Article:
Historical and projected climate data point toward significant changes in the future for the Northeastern and Midwestern U.S. These changes will include impacts to many species (like birds, fish, and mammals), ecosystems (like forests), and natural resources (like water) that humans appreciate and rely on. In order to prepare for these changes, land and resource managers need to be able to predic
Learn More

Identifying and Evaluating Refugia from Drought and Climate Change in the Pacific Northwest

Warmer temperatures and less precipitation in the western U.S. related to climate change are harming many important natural resources, including forests, rivers, and many fish and wildlife species. Climate refugia provide a potential opportunity for conserving resources and biodiversity in the face of climate change. These refugia are places where the climate will likely change less than the surro
link

Identifying and Evaluating Refugia from Drought and Climate Change in the Pacific Northwest

Warmer temperatures and less precipitation in the western U.S. related to climate change are harming many important natural resources, including forests, rivers, and many fish and wildlife species. Climate refugia provide a potential opportunity for conserving resources and biodiversity in the face of climate change. These refugia are places where the climate will likely change less than the surro
Learn More

Effects of Drought on Soil Moisture and Water Resources in Hawai‘i

Droughts in the Hawaiian Islands can enhance wildfire risk, diminish freshwater resources, and devastate threatened and endangered species on land and in nearshore ecosystems. During periods of drought, cloud-water interception, or fog drip (the process by which water droplets accumulate on the leaves and branches of plants and then drip to the ground) in Hawai‘i’s rain forests may play an importa...
link

Effects of Drought on Soil Moisture and Water Resources in Hawai‘i

Droughts in the Hawaiian Islands can enhance wildfire risk, diminish freshwater resources, and devastate threatened and endangered species on land and in nearshore ecosystems. During periods of drought, cloud-water interception, or fog drip (the process by which water droplets accumulate on the leaves and branches of plants and then drip to the ground) in Hawai‘i’s rain forests may play an importa...
Learn More

Snow Drought: Recognizing and Understanding its Impacts in Alaska

In Arctic and sub-Arctic regions, snow plays a crucial role in atmospheric and hydrologic systems and has a major influence on the health and function of regional ecosystems. Warming temperatures may have a significant impact on snow and may therefore affect the entire water cycle of the region. A decrease in precipitation in the form of snow, or “snow drought”, can manifest in several ways includ...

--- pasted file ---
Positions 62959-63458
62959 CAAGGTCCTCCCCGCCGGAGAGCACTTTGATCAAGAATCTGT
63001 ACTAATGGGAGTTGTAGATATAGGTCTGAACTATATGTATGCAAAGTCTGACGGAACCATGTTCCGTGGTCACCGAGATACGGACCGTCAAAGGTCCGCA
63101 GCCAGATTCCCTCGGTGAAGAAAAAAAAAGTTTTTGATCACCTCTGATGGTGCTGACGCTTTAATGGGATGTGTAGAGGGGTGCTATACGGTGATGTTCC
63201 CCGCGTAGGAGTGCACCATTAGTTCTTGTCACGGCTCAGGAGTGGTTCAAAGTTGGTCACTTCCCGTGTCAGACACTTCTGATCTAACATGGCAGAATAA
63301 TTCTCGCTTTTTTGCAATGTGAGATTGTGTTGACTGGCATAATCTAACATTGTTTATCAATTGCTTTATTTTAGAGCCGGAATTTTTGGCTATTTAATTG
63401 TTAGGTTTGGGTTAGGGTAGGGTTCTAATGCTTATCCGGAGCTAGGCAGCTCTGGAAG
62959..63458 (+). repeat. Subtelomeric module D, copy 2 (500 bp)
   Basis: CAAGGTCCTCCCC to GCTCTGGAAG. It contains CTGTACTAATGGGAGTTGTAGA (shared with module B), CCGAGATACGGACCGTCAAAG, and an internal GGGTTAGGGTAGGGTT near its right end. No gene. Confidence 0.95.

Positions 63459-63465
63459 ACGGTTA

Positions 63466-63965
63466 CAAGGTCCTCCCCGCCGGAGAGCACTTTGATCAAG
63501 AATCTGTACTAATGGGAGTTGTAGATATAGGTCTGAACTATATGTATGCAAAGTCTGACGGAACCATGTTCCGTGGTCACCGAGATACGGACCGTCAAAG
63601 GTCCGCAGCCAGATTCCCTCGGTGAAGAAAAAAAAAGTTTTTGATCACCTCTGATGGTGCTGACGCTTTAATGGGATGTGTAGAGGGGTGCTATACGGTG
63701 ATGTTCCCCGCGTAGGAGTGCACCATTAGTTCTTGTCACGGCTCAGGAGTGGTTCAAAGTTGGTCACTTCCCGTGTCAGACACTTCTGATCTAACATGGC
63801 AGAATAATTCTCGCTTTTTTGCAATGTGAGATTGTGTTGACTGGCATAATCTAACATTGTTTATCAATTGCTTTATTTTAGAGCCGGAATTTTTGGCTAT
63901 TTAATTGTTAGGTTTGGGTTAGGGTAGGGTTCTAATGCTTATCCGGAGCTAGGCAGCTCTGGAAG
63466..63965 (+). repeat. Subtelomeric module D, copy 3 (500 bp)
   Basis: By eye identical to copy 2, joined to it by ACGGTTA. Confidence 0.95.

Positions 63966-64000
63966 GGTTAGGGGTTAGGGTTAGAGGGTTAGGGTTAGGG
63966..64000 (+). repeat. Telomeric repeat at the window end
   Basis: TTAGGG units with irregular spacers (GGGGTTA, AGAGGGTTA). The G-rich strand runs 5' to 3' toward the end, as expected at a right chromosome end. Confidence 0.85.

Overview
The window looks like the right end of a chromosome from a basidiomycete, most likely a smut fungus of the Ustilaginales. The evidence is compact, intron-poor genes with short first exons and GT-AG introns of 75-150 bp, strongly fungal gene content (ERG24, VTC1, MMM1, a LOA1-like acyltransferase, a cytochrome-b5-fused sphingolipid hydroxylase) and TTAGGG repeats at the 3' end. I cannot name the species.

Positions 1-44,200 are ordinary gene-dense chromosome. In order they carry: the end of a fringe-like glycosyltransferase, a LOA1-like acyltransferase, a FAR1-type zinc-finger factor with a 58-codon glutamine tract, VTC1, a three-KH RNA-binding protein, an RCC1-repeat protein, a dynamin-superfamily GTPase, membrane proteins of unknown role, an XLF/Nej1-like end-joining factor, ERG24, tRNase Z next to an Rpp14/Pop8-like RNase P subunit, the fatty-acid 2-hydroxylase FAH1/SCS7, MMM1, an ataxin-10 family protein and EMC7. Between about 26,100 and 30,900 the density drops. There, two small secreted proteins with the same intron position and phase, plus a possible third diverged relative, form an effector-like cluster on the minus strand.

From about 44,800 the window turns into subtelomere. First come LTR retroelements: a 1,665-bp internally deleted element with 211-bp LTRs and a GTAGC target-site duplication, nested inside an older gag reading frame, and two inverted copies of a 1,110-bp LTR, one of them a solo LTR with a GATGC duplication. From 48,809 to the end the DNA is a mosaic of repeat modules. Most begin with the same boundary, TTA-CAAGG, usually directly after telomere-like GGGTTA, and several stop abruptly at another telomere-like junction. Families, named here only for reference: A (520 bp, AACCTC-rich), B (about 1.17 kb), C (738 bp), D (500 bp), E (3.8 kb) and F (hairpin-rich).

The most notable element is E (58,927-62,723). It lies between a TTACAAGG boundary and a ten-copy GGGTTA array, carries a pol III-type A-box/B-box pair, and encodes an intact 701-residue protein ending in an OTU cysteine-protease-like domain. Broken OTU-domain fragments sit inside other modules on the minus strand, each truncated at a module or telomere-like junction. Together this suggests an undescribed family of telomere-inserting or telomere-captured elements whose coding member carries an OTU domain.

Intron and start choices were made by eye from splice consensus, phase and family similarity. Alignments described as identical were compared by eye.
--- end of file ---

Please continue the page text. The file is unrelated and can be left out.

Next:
link

Snow Drought: Recognizing and Understanding its Impacts in Alaska

In Arctic and sub-Arctic regions, snow plays a crucial role in atmospheric and hydrologic systems and has a major influence on the health and function of regional ecosystems. Warming temperatures may have a significant impact on snow and may therefore affect the entire water cycle of the region. A decrease in precipitation in the form of snow, or “snow drought”, can manifest in several ways includ...
Learn More

Eco-drought Actionable Science Working Group

The USGS National Climate Change and Wildlife Science Center (NCCWSC) is currently engaged in an Ecological Drought initiative, focused on understanding the impacts of drought on natural ecosystems across the country. This project was designed to support the Ecological Drought initiative by creating a USGS EcoDrought Actionable Science Working Group. The goal of this working group was to identify
link

Eco-drought Actionable Science Working Group

The USGS National Climate Change and Wildlife Science Center (NCCWSC) is currently engaged in an Ecological Drought initiative, focused on understanding the impacts of drought on natural ecosystems across the country. This project was designed to support the Ecological Drought initiative by creating a USGS EcoDrought Actionable Science Working Group. The goal of this working group was to identify
Learn More

Assessing the Use of Biochar for Drought Resilience and Crop Productivity

Climate change impacts on water resources in the Pacific Northwest are predicted to have transformational effects on agriculture. Loss of winter snow pack, reduced summer stream flows, and increased summer temperatures are all phenomena that have already been observed, and are expected to worsen over this century. Research is ongoing in the Northwest to understand agriculture practices that might
link

Assessing the Use of Biochar for Drought Resilience and Crop Productivity

Climate change impacts on water resources in the Pacific Northwest are predicted to have transformational effects on agriculture. Loss of winter snow pack, reduced summer stream flows, and increased summer temperatures are all phenomena that have already been observed, and are expected to worsen over this century. Research is ongoing in the Northwest to understand agriculture practices that might
Learn More

How and Why Upper Colorado River Basin Land, Water, and Fire Managers Choose to Use Drought Tools

Preparing for and responding to drought requires integrating scientific information into complex decision making processes. In recognition of this challenge, regional drought early warning systems (DEWS) and related drought-information tools have been developed under the National Integrated Drought Information System (NIDIS). Despite the existence of many tools and information sources, however, th
link

How and Why Upper Colorado River Basin Land, Water, and Fire Managers Choose to Use Drought Tools

Preparing for and responding to drought requires integrating scientific information into complex decision making processes. In recognition of this challenge, regional drought early warning systems (DEWS) and related drought-information tools have been developed under the National Integrated Drought Information System (NIDIS). Despite the existence of many tools and information sources, however, th
Learn More